Making sure your alarm contracts comply with the law: Part 2

Civil case could have huge ramifications on current industry practices

Editor’s note: This is part two in a two-part series from SD&I and SIW legal contributor Eric Pritchard on a California civil suit, Hogan vs. ADT. Part one looks at what dealers need to know about laws regarding early termination fees. Part two examines a company's right to increase RMR during a contract's term. 

In my last article, I discussed plaintiffs’ allegation that ADT unlawfully charged subscribers an early termination fee (ETF) when terminating their contract before the expiration of the initial term.  The two plaintiffs, who seek to represent a class of ADT subscribers, claim that ADT used early termination fees to “tether” subscribers to ADT for as long as possible – part of what the plaintiffs assert is part of ADT’s alleged “never let them go” strategy. 

I will now consider plaintiffs’ second claim – that ADT improperly increased the amount of RMR charged during the initial term of the parties’ agreement.  Specifically, plaintiffs allege that ADT’s practice of instituting unilateral price increases during a multi-year contract term violated state and federal consumer protection laws. 

Many electronic security industry contracts permit companies to increase RMR during the initial (or renewal) term, including contracts with a multi-year term.  These contracts usually require companies to provide subscribers notice of the increase and provide that the increase is effective if a subscriber fails to object.  The Hogan class action appears to challenge this common industry practice and raises important legal issues for companies that seek to increase RMR during the term of subscriber contracts.  

Plaintiffs’ Factual Allegations

At this stage in the litigation, plaintiffs have filed their complaint but ADT has not responded to the plaintiffs’ allegations. (ADT has filed a motion to transfer the case from federal court in California to a federal court in Florida, the location of ADT’s principal place of business). The complaint includes a number of factual allegations regarding ADT’s practice of increasing RMR during the initial term.  According to plaintiffs, the ADT form of agreement consists of multiple pages.  The first page sets forth the equipment to be installed, the services to be provided and the price to be charged, including the amount of RMR, handwritten on the form.  The subscriber signs the agreement on this page and none of the other forms are signed or initialed.  The contract has a fixed term (usually 24 or 36 months) and renews automatically on a month-to-month basis after the initial term.  The contract gives ADT the right to increase the amount of RMR to be charged after the first 12 months of the contract’s term, a provision the plaintiffs allege is buried in “boilerplate” text hidden within the contract.  The contract requires ADT to provide notice of the increase, and the subscriber has 30 days to object.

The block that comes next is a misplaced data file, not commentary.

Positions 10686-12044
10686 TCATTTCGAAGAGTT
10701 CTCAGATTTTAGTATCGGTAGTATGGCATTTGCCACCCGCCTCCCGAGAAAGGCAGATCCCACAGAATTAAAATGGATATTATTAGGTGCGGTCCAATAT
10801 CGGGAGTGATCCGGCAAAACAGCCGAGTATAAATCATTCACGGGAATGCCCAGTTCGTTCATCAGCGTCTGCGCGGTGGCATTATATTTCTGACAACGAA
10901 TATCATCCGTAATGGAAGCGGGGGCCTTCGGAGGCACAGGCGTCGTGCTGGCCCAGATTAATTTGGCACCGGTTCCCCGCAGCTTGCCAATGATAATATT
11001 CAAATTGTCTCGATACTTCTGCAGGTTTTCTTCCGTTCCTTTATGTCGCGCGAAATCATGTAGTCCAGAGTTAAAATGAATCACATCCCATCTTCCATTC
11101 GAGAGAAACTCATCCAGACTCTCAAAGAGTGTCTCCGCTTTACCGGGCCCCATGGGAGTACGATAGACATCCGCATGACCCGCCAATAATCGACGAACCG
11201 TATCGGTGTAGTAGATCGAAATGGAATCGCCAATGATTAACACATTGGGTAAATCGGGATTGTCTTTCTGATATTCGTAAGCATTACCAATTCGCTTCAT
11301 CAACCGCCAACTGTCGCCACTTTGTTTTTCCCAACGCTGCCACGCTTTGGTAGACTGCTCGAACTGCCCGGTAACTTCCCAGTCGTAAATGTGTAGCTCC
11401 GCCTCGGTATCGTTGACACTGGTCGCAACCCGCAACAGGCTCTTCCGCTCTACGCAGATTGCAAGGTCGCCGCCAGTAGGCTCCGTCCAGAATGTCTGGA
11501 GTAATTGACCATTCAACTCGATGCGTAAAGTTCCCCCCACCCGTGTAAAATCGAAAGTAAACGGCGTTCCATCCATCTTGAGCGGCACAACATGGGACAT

The plaintiffs also make a number of allegations with respect to ADT’s practices, including that the company routinely failed to provide the required notice, expecting subscribers to overlook increases because they simply appeared as a small increase on the subscriber’s bill.   ADT’s failure to provide the required notice, plaintiffs allege, precluded subscribers from timely objecting.

Plaintiffs’ Federal Truth In Lending Act Allegations

According to plaintiffs, the manner in which ADT presents price in its form contract - the monthly fee handwritten on the front page with the right to increase the fee hidden within the boilerplate -  was likely to deceive a reasonable customer as to true costs of service during initial term.  Plaintiffs also claim the contract fails to set forth the total amount of all required monthly payments during the initial term, in violation of the Federal Truth in Lending Act (TILA) and its implementing regulations, known as Reg. Z, and state consumer protection laws.  

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